Dr. Joseph Wolpe, born in 1917, he was a South African Psychiatrist, and during wartime he worked in a military psychiatric hospital. There he observed soldiers who mentally suffered from what they went through and observed while in war, better known today as post-traumatic stress syndrome. Dr. Wolpe decided to dedicate his work at the time, towards finding more effective means of dealing with this mental problem. Dr. Wolpe also founded the Association for Advancement of Behavior Therapy and the Journal of Behavior Therapy and Experimental Psychiatry. (Source 1) (Source 3)
Dr. Wolpe’s understanding of mental illness may be best described when he wrote in, The Practice of Behavior Therapy that, “behavior therapy is an applied science, in every way parallel to other modern technologies, and in particular those that constitute modern medical therapeutics.” (Source 2) Thus this essay will describe Dr. Wolpe, a theorist in the realm of cognitive behavior therapy.
Dr. Wolpe believed that since some phobias could be, “learned through classical conditioning,” (Text book pg.74) then fears and phobias are essentially learned and thus consequently can be unlearned. This is the basic concept that he uses for not only understanding the illness but also for treatment. Thus cognitive behavior therapy essentially entails innovative forms of thinking, acting, and feelings using different, research-based techniques. (Text book pg. 74)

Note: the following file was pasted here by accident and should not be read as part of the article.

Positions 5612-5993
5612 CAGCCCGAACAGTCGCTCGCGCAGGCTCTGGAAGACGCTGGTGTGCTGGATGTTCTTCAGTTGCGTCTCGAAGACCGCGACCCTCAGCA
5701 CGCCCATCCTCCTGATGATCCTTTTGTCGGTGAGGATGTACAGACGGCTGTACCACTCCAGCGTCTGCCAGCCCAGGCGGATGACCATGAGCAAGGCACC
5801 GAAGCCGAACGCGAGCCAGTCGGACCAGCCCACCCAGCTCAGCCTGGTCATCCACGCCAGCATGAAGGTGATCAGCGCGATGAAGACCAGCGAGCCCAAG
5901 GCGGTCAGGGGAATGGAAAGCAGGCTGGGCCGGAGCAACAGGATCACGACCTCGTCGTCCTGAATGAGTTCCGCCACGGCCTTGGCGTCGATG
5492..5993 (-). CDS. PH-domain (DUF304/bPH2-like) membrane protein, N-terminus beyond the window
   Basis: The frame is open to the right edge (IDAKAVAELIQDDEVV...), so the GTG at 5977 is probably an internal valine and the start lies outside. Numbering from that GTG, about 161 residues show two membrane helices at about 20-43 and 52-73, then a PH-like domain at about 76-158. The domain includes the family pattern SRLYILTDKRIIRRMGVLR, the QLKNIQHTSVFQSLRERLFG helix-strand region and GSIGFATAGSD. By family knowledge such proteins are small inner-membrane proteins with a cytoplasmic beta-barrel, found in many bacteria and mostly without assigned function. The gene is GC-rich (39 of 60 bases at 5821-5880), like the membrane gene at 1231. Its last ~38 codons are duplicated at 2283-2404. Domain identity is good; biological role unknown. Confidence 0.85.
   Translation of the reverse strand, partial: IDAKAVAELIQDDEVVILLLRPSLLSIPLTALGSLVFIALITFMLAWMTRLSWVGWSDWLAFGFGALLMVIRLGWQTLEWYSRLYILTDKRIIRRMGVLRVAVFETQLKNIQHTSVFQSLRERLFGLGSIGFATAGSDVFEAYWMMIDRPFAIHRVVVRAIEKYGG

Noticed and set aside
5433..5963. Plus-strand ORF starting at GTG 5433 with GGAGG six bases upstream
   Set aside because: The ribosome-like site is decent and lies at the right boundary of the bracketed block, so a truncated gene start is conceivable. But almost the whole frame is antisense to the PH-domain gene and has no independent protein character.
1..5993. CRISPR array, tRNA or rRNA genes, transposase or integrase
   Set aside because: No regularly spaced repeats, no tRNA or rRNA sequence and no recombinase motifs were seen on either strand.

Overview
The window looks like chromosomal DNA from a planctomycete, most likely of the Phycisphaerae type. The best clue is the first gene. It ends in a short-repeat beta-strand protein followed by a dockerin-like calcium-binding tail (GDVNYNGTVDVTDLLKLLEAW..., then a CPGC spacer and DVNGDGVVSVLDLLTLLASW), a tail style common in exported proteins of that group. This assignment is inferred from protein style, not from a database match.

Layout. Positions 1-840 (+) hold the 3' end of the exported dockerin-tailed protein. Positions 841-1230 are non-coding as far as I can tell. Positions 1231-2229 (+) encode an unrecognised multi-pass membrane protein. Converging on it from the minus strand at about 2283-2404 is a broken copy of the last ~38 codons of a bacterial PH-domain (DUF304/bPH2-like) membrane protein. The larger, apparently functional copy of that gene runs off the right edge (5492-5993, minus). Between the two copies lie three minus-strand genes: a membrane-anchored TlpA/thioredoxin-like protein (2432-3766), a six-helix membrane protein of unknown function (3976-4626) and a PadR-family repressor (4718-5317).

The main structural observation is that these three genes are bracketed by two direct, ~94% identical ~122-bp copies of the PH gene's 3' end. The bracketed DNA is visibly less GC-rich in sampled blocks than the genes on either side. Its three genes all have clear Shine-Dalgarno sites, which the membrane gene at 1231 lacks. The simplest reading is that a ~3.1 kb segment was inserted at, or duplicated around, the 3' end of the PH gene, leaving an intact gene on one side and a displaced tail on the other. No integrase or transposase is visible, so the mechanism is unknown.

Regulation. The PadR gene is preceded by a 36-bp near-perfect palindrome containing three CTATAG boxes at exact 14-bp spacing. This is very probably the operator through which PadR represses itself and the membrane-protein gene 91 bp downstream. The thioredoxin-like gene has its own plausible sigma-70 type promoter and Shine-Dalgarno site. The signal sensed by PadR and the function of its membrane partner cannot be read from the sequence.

His invention for treatment was based on the idea of breaking the association between stimulus and response. For example someone whose phobia may of spiders, he used the idea of dividing the line between the fear what stimulating it and how the individual responds to it for his research in the subject. It is known as systematic desensitization and in our Abnormal Psychology textbook it defines this technique as one that eliminates fears. Systematic Desensitization is comprised of three key elements: first-relaxation training that uses...
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